A second consideration relates to the fees you’d pay for using the card outside the country. While I certainly hope that you have a card with no foreign transaction fees in your wallet, if you don’t and regularly travel abroad, the Ink Plus is a much better option. In fact, with the 3% fee charged on the Ink Cash, it’ll only take roughly $3,167 in spending outside the US to wind up spending more in these fees than the $95 annual fee on the Ink Plus.

If you’ve answered these two questions and are still torn between the Ink Plus and Ink Cash, you’re not alone! Here’s some additional guidance for picking one over the other:

3. Go with the Ink Plus in year one.

park hyatt maldives
The Ink Plus’ sign-up bonus can get you two nights in a luxurious Hyatt property like the Park Hyatt Maldives.

This should be a no-brainer, but even if you do hold the Sapphire Preferred, the extra sign-up bonus on the Ink Plus is worth far more than the $95 annual fee. Once you’ve used the card for a year, you can reevaluate your spending habits and see if it makes sense to continue paying the annual fee or downgrade the card to the Ink Cash. This is exactly what I decided to do after I crunched the numbers and fell below the threshold of this next suggestion…

4. Stick with the Ink Plus beyond year one if you spend $26,130.95 or more at office supply stores and on telecommunications purchases each year.

One of the other key differences highlighted above is the cap on earning the 5x and 2x bonuses. Each one is limited to $50,000 on the Ink Plus and $25,000 on the Ink Cash in a cardmember year. That means that every dollar you spend in these categories above $25,000 on the Ink Cash will only get you a single point. For the Ink Cash, the same holds true for any dollar spent above $50,000.

So how do we get to the $26,130.95 number? It’s all about determining the break-even point to make up the $95 annual fee. Remember that anything above $25,000 on the Ink Cash earns 1 point per dollar, while anything between $25,000 and $50,000 on the Ink Plus would continue to earn 5 points per dollar. That difference of 4 points is worth 8.4 cents based on TPG’s valuations, so for every dollar you spend above $25,000 on the Ink Plus, you’re taking in an additional 8.4 cents worth of points. When you divide the annual fee ($95) by this added value ($0.084), you get $1,130.95. This additional bonus spending in the 5x category will cover the $95 annual fee and make the Ink Plus the better option.

When I went through my spending history, I saw that I wasn’t spending anywhere near $25,000 a year on these types of purchases. This indicated that I could enjoy similar benefits and earning rates with the Ink Cash plus still have access to the Ultimate Rewards program, all without the $95 annual fee.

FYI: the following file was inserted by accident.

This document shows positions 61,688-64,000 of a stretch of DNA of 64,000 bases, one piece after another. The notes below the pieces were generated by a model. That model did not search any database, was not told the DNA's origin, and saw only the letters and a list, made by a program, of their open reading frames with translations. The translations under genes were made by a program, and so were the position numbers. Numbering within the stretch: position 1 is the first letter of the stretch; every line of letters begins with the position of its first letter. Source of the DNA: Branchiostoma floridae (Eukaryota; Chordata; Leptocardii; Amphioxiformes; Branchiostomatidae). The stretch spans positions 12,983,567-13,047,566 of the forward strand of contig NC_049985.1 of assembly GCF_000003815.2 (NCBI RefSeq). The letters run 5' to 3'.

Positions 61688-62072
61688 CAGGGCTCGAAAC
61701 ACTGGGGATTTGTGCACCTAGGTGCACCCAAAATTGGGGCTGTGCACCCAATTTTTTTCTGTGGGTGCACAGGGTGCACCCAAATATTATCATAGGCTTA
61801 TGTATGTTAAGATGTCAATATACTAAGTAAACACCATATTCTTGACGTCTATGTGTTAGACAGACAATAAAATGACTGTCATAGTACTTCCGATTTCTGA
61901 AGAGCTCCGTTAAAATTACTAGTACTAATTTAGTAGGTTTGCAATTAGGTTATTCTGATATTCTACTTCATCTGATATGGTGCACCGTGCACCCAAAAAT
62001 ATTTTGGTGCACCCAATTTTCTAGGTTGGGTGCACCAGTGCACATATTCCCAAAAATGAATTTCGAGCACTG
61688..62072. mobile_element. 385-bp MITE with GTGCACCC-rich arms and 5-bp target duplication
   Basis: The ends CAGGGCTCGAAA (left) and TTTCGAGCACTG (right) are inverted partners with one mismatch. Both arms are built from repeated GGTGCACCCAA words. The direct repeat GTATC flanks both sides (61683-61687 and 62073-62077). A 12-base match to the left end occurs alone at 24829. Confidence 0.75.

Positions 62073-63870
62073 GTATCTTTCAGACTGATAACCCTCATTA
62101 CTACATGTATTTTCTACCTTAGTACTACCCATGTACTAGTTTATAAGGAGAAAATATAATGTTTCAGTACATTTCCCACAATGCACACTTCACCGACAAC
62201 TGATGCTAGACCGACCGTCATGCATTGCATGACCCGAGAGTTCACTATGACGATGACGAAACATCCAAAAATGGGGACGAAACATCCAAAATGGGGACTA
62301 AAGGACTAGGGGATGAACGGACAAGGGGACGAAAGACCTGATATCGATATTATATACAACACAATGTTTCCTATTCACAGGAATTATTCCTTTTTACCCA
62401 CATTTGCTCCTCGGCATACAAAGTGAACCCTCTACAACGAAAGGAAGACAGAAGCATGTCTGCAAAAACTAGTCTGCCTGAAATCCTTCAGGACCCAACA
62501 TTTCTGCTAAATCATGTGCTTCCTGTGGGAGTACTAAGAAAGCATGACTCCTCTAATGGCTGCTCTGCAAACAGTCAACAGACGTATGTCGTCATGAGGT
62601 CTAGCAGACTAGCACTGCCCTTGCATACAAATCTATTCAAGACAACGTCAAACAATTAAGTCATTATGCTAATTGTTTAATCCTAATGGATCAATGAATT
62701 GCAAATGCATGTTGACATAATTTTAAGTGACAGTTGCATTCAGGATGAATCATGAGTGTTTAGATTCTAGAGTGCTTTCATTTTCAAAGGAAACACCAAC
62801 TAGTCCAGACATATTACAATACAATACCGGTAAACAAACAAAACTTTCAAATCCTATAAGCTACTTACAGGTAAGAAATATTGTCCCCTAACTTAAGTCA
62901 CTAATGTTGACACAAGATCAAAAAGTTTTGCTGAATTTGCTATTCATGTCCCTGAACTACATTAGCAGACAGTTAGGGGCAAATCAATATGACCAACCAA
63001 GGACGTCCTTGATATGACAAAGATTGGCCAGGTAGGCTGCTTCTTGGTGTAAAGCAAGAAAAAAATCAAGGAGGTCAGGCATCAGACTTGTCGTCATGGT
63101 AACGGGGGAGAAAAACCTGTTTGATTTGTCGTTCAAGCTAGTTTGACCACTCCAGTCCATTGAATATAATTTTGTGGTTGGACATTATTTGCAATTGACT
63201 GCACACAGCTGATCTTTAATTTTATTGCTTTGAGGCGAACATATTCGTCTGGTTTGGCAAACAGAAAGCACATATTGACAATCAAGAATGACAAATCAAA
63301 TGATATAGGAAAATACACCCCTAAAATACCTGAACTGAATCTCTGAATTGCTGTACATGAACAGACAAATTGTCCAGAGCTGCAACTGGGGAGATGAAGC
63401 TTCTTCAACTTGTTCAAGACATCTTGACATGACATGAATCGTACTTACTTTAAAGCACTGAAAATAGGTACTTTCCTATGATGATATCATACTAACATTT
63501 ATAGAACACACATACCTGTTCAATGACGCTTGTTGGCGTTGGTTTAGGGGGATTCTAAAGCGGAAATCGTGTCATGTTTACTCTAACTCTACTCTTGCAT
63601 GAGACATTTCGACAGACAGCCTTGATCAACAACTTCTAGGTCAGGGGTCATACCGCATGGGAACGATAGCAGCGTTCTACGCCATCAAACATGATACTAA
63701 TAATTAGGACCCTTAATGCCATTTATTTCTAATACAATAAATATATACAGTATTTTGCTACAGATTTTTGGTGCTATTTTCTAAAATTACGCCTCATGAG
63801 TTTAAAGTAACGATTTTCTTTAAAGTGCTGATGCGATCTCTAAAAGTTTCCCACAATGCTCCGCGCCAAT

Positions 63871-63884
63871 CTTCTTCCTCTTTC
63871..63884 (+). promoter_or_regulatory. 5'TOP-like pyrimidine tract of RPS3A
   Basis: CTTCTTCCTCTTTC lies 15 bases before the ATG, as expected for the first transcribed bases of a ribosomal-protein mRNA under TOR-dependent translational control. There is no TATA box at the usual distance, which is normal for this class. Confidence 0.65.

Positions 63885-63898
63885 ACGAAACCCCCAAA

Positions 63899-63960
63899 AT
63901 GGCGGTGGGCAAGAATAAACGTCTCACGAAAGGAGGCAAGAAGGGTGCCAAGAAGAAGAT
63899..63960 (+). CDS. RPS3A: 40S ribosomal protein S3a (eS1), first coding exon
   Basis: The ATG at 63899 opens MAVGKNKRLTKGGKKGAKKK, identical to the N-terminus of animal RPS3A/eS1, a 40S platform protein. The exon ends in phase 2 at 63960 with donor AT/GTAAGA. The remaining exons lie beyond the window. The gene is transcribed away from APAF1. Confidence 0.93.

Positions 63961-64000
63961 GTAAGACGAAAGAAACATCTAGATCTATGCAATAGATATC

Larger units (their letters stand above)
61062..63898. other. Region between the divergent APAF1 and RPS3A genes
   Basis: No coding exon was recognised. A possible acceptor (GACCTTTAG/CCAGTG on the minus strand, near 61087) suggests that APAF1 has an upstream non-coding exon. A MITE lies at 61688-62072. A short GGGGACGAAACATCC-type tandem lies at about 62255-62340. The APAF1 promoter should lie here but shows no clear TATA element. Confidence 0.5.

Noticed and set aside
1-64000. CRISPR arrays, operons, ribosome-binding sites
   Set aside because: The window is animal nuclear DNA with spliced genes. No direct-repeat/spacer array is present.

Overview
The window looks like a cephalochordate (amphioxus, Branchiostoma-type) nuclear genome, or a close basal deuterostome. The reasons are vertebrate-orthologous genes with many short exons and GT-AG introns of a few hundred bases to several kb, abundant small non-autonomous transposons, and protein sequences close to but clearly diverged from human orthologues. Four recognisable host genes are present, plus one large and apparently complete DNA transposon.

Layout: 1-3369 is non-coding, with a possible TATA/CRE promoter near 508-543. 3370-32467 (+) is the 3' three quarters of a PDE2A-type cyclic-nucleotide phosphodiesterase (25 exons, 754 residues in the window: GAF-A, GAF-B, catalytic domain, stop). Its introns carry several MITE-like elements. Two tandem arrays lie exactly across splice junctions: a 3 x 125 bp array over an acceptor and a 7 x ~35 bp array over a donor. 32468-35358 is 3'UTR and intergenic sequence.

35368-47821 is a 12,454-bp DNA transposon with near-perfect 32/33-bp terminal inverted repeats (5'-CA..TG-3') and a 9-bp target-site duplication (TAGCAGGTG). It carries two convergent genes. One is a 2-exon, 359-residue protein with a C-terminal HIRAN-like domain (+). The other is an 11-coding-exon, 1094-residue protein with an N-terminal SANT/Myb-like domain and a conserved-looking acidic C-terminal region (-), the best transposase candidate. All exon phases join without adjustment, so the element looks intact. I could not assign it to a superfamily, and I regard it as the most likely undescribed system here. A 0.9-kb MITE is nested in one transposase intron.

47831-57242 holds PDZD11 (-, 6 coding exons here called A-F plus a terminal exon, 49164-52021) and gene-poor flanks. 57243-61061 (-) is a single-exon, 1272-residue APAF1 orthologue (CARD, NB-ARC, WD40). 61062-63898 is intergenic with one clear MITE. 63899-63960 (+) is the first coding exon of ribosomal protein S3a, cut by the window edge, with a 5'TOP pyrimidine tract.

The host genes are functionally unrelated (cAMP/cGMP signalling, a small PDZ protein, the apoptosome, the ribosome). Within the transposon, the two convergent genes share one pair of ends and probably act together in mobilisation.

Other Considerations

chase branch atm featured
Chase has some significant restrictions on credit card applications, so I’d suggest going for these cards first. Image courtesy of Shutterstock.

In addition to thinking about these key differences between the Ink Plus Business Card and the Ink Cash Business Card, it’s also critical to recognize that you don’t need to have a formal business to apply for either one of these cards. Even though both applications ask for a Federal Employer Identification Number (EIN), you can simply use your Social Security Number and apply as a sole proprietor. Both my wife and I have Ink products, and I didn’t have a formal EIN until last year. There are many reasons why you might want a business credit card: You might be a freelancer or you could sell items on Ebay or Amazon. These cards can help keep your expenses separate.

However, you definitely want to keep in mind Chase’s much-maligned 5/24 rule. In essence, you have a very slim chance at being approved for either one of these cards if you have opened 5 or more credit accounts within the previous 24 months. If you’re new to the hobby, this probably won’t be a problem. However, I would strongly encourage you to prioritize your applications for Ultimate Rewards-earning credit cards first.

Bottom Line

Both the Ink Plus Business Card and Ink Cash Business Card are solid candidates to add to your wallet, and if you also have the Chase Sapphire Preferred Card, the Ink Cash becomes much more than a cash-back credit card. While the Ink Plus is the clear winner in year one, be sure to crunch the numbers and make sure that it’s worth incurring the $95 annual fee every year thereafter. Like me, you may find that you can enjoy the exact same earning rates with no annual fee.

What are your thoughts on the Ink Plus vs. Ink Cash?

Featured image courtesy of Shutterstock.

Ink Plus® Business Credit Card

Apply Now
  • Earn 60,000 bonus points after you spend $5,000 on purchases in the first 3 months from account opening. That's $750 toward travel when you redeem through Chase Ultimate Rewards®
  • Earn 5 points per $1 on the first $50,000 spent in combined purchases at office supply stores and on cellular phone, landline, internet and cable TV services each account anniversary year
  • Earn 2 points per $1 on the first $50,000 spent in combined purchases at gas stations and hotel accommodations when purchased directly with the hotel each account anniversary year
  • Earn 1 point per $1 on all other purchases—with no limit to the amount you can earn
  • No foreign transaction fees
  • Employee cards at no additional cost
  • $95 Annual Fee
Intro APR Regular APR Annual Fee Foreign Transaction Fee Credit Rating
N/A 15.49%-19.49% Variable $95 0% Excellent Credit